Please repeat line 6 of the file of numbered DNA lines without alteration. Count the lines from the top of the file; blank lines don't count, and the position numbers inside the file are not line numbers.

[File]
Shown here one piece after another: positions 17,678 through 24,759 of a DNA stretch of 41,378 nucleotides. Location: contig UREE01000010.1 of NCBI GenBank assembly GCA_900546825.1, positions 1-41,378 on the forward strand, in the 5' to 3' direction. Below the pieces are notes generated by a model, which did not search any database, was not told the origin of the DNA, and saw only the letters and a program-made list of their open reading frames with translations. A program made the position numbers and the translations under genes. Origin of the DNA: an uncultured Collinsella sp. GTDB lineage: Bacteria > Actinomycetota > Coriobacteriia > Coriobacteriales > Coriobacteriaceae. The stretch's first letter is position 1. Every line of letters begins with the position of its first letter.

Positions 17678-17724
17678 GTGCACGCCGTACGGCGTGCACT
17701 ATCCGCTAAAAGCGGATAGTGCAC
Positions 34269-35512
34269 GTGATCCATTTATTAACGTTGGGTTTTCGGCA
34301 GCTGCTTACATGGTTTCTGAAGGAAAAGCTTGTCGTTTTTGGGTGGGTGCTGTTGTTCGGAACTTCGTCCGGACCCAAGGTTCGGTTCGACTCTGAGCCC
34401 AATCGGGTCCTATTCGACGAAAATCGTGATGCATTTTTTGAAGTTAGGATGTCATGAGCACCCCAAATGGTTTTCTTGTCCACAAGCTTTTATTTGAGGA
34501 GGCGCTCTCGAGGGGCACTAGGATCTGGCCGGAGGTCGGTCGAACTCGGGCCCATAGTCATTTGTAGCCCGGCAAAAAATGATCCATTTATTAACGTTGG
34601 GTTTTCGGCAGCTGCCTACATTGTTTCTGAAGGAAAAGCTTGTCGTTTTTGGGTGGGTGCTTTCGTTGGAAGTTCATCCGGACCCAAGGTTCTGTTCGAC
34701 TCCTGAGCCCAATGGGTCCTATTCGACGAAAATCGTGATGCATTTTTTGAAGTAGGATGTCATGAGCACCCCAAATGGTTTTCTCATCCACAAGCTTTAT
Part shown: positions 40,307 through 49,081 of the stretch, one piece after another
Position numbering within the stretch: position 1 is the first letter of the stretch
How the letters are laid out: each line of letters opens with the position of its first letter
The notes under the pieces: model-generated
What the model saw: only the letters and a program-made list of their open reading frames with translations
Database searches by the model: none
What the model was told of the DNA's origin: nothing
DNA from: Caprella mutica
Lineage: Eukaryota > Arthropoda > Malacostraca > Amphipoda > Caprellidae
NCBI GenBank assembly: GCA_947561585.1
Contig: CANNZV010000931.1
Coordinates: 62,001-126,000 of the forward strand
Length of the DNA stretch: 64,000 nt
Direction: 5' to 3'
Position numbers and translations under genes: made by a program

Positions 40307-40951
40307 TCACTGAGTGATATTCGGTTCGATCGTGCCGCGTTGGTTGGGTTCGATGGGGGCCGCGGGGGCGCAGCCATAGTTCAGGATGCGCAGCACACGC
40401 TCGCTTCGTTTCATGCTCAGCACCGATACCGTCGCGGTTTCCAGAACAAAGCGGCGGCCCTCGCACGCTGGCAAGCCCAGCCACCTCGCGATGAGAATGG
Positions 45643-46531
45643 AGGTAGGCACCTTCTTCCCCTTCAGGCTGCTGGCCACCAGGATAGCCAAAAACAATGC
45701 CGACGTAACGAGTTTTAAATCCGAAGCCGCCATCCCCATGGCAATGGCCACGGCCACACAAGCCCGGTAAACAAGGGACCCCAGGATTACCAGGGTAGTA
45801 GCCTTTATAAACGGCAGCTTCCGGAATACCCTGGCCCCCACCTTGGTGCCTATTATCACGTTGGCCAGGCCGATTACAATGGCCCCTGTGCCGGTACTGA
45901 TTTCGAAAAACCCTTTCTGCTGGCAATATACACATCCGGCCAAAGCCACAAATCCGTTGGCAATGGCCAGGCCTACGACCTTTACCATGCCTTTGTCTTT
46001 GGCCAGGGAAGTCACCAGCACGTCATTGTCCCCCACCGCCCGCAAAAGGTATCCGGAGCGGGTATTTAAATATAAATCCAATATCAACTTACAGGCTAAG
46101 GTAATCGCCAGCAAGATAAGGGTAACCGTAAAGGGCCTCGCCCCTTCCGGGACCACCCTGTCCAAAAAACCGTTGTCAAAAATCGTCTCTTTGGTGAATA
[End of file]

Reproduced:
34269 GTGATCCATTTATTAACGTTGGGTTTTCGGCA